Berkshire Eagle (Pittsfield, MA)
March 26, 2012
Berkshire Health Systems hasn’t been shy about putting technology to work. A better look at your brain chemistry, a more painless way inside your abdomen and the most daunting health information project ever undertaken locally are just some of the measures the county’s largest employer is working on.
In diagnosis and in surgery, BHS is finding new and more sophisticated ways to take advantage of medical machinery it already owns. In every department—from the emergency room to primary care—administrators are trying to create a meaningful patient information database that might change the way doctors do business.
One of the biggest non-medical advancements recently is the electronic health record (EHR). In short, it’s the translation of every paper patient file into a searchable, digital record—a change sweeping across the country because the transition is mandated by the federal Affordable Care Act.
Done right, EHRs might allow doctors to manage entire patient populations better, according to family practitioner Mark Snowise, M.D. “What the electronic health record does is it allows us to proactively … look at my patient population, tell me all the patients that have diabetes and tell me all those patients that are uncontrolled,” said Snowise, BHS’ new medical director of informatics.
“Who are my patients over 50 who’ve never had a physical? There’s no way to do that besides sifting through thousands and thousands of charts. And electronic health records make this much more efficient.”
EHRs can be expensive and cumbersome to implement. But in the past decade, hospital operations at Berkshire Medical Center in Pittsfield and Fairview Hospital in Great Barrington—both owned by BHS—have been equipped with electronic records through a system known as Meditech. So has North Adams Regional Hospital.
This past November, the 18 physician practices affiliated with BHS were brought online to a digital health record called AllScripts. Other institutions and private practices in the county have selected their own software. Making it possible for all these healthcare software systems to talk to each other is expected to be a complicated process.
“That is a monstrous challenge. We have to get the foundation right,” said William Young, BHS’ chief information officer. That’s why BHS has invested in a tool known as the enterprise master patient index, which can correctly identify individuals, particularly those with similar names, in the system.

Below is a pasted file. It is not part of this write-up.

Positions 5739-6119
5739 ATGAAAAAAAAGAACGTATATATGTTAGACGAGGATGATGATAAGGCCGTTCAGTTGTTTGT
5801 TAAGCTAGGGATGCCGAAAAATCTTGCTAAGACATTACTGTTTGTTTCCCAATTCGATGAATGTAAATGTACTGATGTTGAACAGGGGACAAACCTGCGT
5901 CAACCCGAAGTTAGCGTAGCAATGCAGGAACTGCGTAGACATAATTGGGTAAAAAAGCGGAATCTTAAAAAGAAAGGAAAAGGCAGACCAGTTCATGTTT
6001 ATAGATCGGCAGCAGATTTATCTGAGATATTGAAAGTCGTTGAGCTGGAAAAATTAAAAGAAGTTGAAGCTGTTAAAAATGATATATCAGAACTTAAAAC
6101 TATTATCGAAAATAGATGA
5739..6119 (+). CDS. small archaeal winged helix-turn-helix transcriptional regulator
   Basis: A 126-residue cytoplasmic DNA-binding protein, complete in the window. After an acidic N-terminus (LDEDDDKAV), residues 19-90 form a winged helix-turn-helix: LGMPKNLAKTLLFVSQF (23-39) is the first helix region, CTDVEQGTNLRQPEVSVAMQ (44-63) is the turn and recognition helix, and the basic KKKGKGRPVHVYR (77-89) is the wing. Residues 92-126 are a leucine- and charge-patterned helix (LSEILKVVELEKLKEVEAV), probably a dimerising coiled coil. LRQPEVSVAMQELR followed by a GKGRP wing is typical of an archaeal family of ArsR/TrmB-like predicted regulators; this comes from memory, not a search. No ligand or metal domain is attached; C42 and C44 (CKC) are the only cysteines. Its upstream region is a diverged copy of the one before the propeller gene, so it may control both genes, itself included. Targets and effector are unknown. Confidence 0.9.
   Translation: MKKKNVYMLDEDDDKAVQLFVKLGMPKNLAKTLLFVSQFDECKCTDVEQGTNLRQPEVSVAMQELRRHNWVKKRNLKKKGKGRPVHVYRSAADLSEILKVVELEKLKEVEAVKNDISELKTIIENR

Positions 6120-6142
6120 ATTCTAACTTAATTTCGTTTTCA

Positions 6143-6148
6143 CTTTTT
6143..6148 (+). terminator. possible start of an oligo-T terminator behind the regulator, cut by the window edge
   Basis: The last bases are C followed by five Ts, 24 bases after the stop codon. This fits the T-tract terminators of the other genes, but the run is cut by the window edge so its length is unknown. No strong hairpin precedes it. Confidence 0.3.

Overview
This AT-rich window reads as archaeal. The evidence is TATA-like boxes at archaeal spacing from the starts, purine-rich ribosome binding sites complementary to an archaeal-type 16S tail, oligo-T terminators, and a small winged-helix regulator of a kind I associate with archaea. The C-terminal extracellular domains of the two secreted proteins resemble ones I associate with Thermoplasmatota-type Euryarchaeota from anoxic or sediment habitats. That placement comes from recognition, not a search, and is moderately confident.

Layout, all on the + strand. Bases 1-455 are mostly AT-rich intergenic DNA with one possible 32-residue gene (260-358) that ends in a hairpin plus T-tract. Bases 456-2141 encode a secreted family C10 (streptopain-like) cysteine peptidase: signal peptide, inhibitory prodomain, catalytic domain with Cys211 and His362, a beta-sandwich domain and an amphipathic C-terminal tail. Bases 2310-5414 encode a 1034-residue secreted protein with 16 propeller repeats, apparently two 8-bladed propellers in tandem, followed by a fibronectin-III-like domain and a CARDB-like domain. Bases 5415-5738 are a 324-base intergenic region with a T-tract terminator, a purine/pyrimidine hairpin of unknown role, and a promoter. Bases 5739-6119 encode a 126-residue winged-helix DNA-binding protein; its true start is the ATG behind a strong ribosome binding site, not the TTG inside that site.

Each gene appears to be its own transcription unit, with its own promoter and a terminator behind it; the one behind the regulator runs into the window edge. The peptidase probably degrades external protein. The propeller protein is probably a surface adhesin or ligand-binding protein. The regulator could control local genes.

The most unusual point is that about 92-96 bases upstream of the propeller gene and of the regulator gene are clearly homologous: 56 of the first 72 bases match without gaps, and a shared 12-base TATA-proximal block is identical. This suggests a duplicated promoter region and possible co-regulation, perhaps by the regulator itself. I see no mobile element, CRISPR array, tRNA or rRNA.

To ease the transition within the Berkshires, BHS has been trying to get private practices to sign on with Allscripts, and this spring a handful of physician groups will go online with the hospital’s e-records system.
But not every private practice wants to jump on board, and Young estimates there already are more than a dozen e-health software systems in use in the Berkshires. “There’s a lot of doctors that have made their decisions on other systems, but a lot of doctors are unsure where they’re going, so those discussions continue,” Young said.
Beyond this complicated interfacing that remains in the works, e-health leaders say it won’t be long before the county’s patients can access their health records online from home through a patient portal. “The concept moves away from an office-owned note to a patient chart,” Snowise said. “The goal would be the chart be accessible to the patient, so no matter where you are, there’s one central place.”
New uses of two other pieces of technology at Berkshire Medical Center are expanding the diagnostic and treatment options available to patients.
BHS owns two of the three magnetic resonance imaging (MRI) machines in the Berkshires—the third is at North Adams Regional Hospital—and performs about 14,000 diagnostic scans annually. Costing upward of $700,000, recent upgrades to the two machines have improved their reads on the liver and brain, and making the images they create wiggle-proof.
New software that can read brain chemistry through the MRI scans means fewer complicated procedures, according to Anthony DePasquale, an administrator in the radiology department.
In the surgical world, a device the hospital acquired in the summer of 2010 for gynecology and urology is making surprising strides in other specialties. BMC bought the da Vinci Si HD, a robotic assistance machine manipulated by surgeons, to use for prostate surgery and hysterectomies, and the number of procedures done with the robot is rising.
But hospital leaders also say increased physician interest has meant that the machine, which makes much smaller incisions and therefore leads to quicker recovery times, is also available for local applications in weight loss and chest surgery.
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